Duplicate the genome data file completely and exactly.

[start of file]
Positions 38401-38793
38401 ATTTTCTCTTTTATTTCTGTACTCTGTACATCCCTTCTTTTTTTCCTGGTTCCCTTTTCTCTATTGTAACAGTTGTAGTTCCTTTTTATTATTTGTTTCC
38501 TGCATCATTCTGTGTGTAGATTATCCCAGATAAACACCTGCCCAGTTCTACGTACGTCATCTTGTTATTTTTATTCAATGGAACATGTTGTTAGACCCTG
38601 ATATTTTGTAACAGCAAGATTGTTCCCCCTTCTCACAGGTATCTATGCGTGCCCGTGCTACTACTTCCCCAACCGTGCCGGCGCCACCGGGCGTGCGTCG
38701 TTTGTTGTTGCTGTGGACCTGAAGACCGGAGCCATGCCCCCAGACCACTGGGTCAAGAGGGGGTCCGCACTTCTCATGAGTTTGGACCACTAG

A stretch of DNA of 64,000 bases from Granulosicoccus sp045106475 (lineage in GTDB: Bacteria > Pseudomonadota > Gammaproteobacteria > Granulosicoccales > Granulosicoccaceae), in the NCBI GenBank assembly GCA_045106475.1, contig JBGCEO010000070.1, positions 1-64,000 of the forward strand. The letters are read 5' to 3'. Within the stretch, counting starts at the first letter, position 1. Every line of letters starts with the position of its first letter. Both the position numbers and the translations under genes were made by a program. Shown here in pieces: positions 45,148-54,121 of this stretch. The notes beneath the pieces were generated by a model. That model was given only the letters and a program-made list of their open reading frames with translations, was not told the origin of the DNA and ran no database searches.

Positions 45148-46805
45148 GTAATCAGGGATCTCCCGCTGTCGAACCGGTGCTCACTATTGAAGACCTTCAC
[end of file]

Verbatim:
Positions 38401-38793
38401 ATTTTCTCTTTTATTTCTGTACTCTGTACATCCCTTCTTTTTTTCCTGGTTCCCTTTTCTCTATTGTAACAGTTGTAGTTCCTTTTTATTATTTGTTTCC
38501 TGCATCATTCTGTGTGTAGATTATCCCAGATAAACACCTGCCCAGTTCTACGTACGTCATCTTGTTATTTTTATTCAATGGAACATGTTGTTAGACCCTG
38601 ATATTTTGTAACAGCAAGATTGTTCCCCCTTCTCACAGGTATCTATGCGTGCCCGTGCTACTACTTCCCCAACCGTGCCGGCGCCACCGGGCGTGCGTCG
38701 TTTGTTGTTGCTGTGGACCTGAAGACCGGAGCCATGCCCCCAGACCACTGGGTCAAGAGGGGGTCCGCACTTCTCATGAGTTTGGACCACTAG

A stretch of DNA of 64,000 bases from Granulosicoccus sp045106475 (lineage in GTDB: Bacteria > Pseudomonadota > Gammaproteobacteria > Granulosicoccales > Granulosicoccaceae), in the NCBI GenBank assembly GCA_045106475.1, contig JBGCEO010000070.1, positions 1-64,000 of the forward strand. The letters are read 5' to 3'. Within the stretch, counting starts at the first letter, position 1. Every line of letters starts with the position of its first letter. Both the position numbers and the translations under genes were made by a program. Shown here in pieces: positions 45,148-54,121 of this stretch. The notes beneath the pieces were generated by a model. That model was given only the letters and a program-made list of their open reading frames with translations, was not told the origin of the DNA and ran no database searches.

Positions 45148-46805
45148 GTAATCAGGGATCTCCCGCTGTCGAACCGGTGCTCACTATTGAAGACCTTCAC